IT leaders seeking buy-in for big modernization projects would do well to heed the advice of Byron Nash, CIO and associate vice president for technology services at Columbia College Chicago: “Never waste a crisis.”
Nash was a panelist at the session “Campus Transformation Begins With an Innovative Infrastructure,” held on Thursday at the EDUCAUSE Annual Conference in Philadelphia.
Nash was joined by Dolores Marek, director of academic technology at Columbia, and by Stephen Herzig, director of enterprise systems at the University of Arkansas, and Jon Kelley, associate director of enterprise innovation at the University of Arkansas. Jeanne Weber, a senior higher education strategist with Dell, was the moderator.
Recognize When Infrastructure Change Is Imperative
For Nash, IT crises were routine when he joined Columbia in June of 2015.
“Everything was broken,” he said. The wireless network went down daily. Students had to log in to the network each time they moved from building to building. The learning management system routinely crashed during classes. Even email was unreliable, he said. “The catalyst for change was pretty straightforward. We needed to do something and do it quickly.”
Although the situation at the University of Arkansas wasn’t quite as dire, Kelley said, the institution still needed major upgrades to fix an unstable infrastructure running critical business processes. While addressing those issues, Kelley said, the initiative expanded to encompass overall modernization and implementation of a full virtual desktop infrastructure environment.
The virtual desktop infrastructure initiative, in particular, helped to solve problems that students faced in the old environment, Herzig said, such as having to go to specific labs in specific buildings to access applications they needed for class. Other students were unable to work on assignments at home because they lacked the resources to purchase compute-intensive equipment.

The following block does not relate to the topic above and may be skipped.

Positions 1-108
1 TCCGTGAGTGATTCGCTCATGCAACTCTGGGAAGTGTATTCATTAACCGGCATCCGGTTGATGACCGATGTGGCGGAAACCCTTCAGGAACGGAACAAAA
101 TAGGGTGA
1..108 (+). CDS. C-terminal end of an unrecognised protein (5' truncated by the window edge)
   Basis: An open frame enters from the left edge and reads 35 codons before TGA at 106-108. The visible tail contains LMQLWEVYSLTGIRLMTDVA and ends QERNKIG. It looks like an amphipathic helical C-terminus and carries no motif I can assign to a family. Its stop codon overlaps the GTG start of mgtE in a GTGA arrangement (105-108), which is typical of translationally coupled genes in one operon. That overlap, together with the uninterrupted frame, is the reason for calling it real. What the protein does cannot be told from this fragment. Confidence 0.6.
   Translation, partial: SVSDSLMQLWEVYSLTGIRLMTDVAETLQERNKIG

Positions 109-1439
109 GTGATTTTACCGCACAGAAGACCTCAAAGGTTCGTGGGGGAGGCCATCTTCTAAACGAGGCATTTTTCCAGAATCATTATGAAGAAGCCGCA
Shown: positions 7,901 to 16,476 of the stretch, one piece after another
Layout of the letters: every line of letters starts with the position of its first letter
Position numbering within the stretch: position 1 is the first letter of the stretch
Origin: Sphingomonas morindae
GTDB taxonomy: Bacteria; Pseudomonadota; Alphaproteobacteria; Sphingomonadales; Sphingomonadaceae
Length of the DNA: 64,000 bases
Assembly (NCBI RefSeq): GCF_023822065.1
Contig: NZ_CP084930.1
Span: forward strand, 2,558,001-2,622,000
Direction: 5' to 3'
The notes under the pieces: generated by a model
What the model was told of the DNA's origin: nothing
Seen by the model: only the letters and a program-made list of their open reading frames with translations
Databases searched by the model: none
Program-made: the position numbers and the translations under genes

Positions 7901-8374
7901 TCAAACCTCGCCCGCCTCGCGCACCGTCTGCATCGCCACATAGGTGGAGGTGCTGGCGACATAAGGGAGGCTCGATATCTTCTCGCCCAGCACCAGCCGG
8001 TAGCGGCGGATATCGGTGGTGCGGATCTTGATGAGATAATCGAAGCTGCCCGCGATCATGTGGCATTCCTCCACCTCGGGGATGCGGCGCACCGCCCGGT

A Fresh Perspective Creates Multi-Faceted IT Plan
Columbia’s staff was plenty capable, Nash said; they just hadn’t had the tools they needed to do their jobs. But when it came time to rip and replace the network infrastructure, Nash said he elected to hire an expert from outside of higher education.
“What it resulted in was a very top-notch infrastructure plan, because we brought in somebody who looked at things differently and asked us questions about ‘Why does it have to be that way?’” Nash said. “Sometimes we have to be more willing to bring people into the academy who don’t have experience in the academy, but do have business experience and will challenge us and ask us the kinds of questions that help us think it through.”
Columbia replaced the entire network and doubled wireless coverage on campus. It also took a fresh look at the data center, previously patched together with equipment from nine vendors, and moved to a single platform.
“The impetus was so that we would know what’s going on,” Nash said. “We would know when something starts to go wrong and why it happened, and be able to fix it quickly.”
Today, a high-functioning network has enabled Columbia’s staff and faculty to pursue a variety of initiatives they couldn’t tackle before, Marek said. Students now have online access to the college’s vast archives, for example, and can easily edit 4K files in real-time. The staff has implemented a new learning management system, worked on active learning spaces and collaborated with the library to improve its technology resources — “all things that depended on a new network,” Marek said.
VDI Delivers Benefits to Staff and Students
At the University of Arkansas, Kelley and Herzig said they sought to leverage current assets in a way that could support long-range plans. The IT environment was hardware-rich, Kelley said, so the team found ways to get the most of those resources with an eye toward reinvesting in software as the old server infrastructure aged out.
“The desire is to get to where the hardware infrastructure is less important and it’s about the software infrastructure,” Kelley said.
That focus on software gives the university the flexibility to be in the cloud, in the data center, in a colocation arrangement — whatever works best. The university also invested in a comprehensive VDI environment that supports graphics-intensive programs in engineering, game design and architecture.
Another benefit of campuswide virtualization was that it simplified backup and disaster recovery strategy, Herzig said.
“We made the decision to do it for everyone, and it has really paid off,” he said.
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